When I started to write this article, it came out as a rant, which seemed unprofessional. Assuming I should be professional, I pared the rant down to a summary of the way I feel about the current state of engineering practices. While preparing a free estimate, we estimators have to review the engineers’ work (for which they are being paid), make corrections and finish the engineering. All of this is done at no additional cost, except, of course, to the electrical contractor.
Electrical engineers are shifting more of their traditional responsibilities to the EC. This has been going on for the 30 years I have been an estimator, and the trend of this practice seems to be accelerating. The effect on estimators is tremendous. We have to first identify the causes and then defend our employers from all of the risks this practice leads to. Listed here are a few examples of the risky specifications I have seen during my career.
One of the first changes was in regard to voltage drop on branch circuits. The engineers had been doing the calculations and marking the plans when a circuit had to be upsized. A few years after I started estimating, the engineers stopped marking the drawings. Instead, they added language to the specifications that stated we were responsible for up-sizing circuits if they were over a certain length. A few years later, I started seeing a specification that simply stated we were responsible for correcting any voltage drop of more than 5 percent.
The next change was in regard to heating, ventilating and air conditioning (HVAC) control wiring. This wiring used to be clearly shown on the electrical plans. Now, we are most often referred to the HVAC drawings and specifications, and we are responsible for interpreting those documents, designing the control wiring and including it in our bid.
A rather sneaky change: engineers have been describing scope in the specifications and not on the drawings. Now, an estimator needs to read the specifications very carefully to find work that is not shown on the drawings. I have seen a 10-word sentence be worth $30,000 in materials.
Another significant change has been the addition of phrases in the specifications that endeavor to shift completeness of design responsibilities to the EC. I’m sure you have seen them. They usually start with something like, “It is the intent of these documents to provide for a complete and operational project,” and then go on to state that we are responsible for anything the electrical engineer missed.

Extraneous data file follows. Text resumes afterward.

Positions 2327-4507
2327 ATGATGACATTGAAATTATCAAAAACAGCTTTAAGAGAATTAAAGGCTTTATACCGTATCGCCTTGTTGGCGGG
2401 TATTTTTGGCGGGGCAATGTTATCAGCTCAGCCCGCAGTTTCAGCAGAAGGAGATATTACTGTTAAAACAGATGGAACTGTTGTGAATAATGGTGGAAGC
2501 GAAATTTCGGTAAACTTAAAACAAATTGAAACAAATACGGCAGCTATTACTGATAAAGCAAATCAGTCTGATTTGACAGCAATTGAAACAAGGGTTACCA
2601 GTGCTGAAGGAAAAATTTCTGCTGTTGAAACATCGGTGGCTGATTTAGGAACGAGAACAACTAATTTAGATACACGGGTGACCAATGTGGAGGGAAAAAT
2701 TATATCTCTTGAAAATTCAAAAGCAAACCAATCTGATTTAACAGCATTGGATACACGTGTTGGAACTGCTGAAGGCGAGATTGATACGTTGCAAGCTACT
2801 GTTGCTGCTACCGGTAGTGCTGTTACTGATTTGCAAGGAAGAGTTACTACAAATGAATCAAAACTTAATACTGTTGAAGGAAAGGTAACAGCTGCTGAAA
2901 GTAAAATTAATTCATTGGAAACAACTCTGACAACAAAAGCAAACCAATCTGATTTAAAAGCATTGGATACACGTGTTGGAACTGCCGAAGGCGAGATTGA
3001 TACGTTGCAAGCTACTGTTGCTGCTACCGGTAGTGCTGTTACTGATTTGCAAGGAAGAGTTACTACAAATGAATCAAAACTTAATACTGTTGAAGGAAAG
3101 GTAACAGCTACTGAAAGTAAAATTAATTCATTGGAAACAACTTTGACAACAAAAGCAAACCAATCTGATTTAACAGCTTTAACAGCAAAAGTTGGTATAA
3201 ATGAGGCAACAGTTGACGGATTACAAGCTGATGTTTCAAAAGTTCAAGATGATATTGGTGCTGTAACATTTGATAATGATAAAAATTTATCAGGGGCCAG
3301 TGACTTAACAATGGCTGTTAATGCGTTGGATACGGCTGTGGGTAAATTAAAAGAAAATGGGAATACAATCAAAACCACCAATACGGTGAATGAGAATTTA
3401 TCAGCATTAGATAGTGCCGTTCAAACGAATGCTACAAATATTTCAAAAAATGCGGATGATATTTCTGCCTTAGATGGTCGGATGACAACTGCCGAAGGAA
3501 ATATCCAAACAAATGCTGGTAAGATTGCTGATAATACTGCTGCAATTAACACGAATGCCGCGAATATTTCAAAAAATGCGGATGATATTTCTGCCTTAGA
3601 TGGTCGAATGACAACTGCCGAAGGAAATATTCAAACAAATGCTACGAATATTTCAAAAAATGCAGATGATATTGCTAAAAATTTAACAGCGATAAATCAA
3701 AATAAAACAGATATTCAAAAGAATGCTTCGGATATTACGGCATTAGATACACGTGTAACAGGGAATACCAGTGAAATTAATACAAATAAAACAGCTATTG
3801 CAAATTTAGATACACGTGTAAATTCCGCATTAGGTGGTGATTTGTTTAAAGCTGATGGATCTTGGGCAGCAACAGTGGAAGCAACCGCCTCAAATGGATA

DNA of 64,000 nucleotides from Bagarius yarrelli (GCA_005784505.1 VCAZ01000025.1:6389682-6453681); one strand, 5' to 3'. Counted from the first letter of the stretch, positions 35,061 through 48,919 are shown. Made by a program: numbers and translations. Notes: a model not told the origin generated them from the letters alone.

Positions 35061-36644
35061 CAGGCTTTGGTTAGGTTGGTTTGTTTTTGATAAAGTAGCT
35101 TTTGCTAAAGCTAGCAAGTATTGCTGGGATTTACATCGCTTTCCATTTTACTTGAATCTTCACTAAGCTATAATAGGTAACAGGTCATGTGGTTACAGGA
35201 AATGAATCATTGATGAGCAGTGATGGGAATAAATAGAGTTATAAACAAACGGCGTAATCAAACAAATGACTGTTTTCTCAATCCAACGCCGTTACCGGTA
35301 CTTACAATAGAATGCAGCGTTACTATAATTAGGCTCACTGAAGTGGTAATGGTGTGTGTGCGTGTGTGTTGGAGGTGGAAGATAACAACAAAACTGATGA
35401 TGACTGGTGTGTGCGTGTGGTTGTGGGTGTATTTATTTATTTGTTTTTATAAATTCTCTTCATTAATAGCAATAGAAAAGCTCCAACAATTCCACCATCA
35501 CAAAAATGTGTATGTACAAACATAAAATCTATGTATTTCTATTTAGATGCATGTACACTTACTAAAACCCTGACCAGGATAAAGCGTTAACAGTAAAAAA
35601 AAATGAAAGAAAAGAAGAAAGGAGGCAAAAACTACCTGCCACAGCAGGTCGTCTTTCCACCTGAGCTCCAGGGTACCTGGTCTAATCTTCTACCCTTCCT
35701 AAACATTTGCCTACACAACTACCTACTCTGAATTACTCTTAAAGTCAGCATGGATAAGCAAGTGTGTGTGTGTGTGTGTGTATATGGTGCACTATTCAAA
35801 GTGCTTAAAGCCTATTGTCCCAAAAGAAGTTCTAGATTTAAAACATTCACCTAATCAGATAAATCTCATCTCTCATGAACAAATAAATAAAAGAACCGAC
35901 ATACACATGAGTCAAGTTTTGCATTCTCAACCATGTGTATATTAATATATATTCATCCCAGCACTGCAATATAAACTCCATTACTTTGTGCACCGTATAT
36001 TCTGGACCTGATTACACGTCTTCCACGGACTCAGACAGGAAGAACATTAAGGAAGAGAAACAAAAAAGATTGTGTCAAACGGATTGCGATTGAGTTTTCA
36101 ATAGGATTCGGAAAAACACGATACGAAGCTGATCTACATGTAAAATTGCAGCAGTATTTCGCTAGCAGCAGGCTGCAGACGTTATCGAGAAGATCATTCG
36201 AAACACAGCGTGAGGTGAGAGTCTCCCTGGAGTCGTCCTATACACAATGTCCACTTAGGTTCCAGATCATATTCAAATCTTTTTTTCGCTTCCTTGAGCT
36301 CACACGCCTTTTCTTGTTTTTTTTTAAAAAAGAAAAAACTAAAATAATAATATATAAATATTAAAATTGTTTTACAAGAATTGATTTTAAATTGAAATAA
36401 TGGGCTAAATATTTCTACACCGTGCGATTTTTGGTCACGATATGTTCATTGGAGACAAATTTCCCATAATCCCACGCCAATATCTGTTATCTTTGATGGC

Within the last few years, a very dangerous specification has become prevalent. These phrases require ECs to be responsible for reviewing the drawings and specifications of all divisions for electrical work and to include all electrical work for those divisions in their bids. This requirement could have a significant effect on the time it takes to complete an estimate. There also is the question of being sure of your interpretation of those documents. For example, does that unlabeled line on the reflected ceiling plan indicate a fixture?
By shifting these responsibilities away from themselves, engineers are, in effect, requiring estimators to complete the engineering on their projects. This opens up a large can of worms in regard to legal questions. Are estimators legally responsible for their contributions to the engineer’s design? Is there a procedure for accepting estimator designs into a contract? Does the engineer’s errors and omissions insurance cover estimator contributions? Unfortunately, these and other legal questions do not have clear answers and are being decided by the courts on a state-by-state basis.
Although some of your customers may not allow it, you should try to exclude or qualify any phrase in the specifications that requires you to do the engineer’s work. Many of the phrases contain the words “at no additional cost to the owner.” You should also try to limit your scope to what is shown on the documents you are bidding. Start your proposal with a statement that says your bid is based on the following documents, and then list them. In your qualifications, make a statement that you are only including in your bid the work that is shown on those documents. One of my employers gave me the following phrase, which I still use today: “The correctness and completeness of the contract documents is the sole responsibility of those who have prepared them. This proposal covers only that work that is adequately shown, described and/or detailed in the above referenced contract documents.” Finally, you should work with a construction lawyer in your state to keep up with the latest ways to protect yourself from the practice of shifting engineering responsibilities to the EC.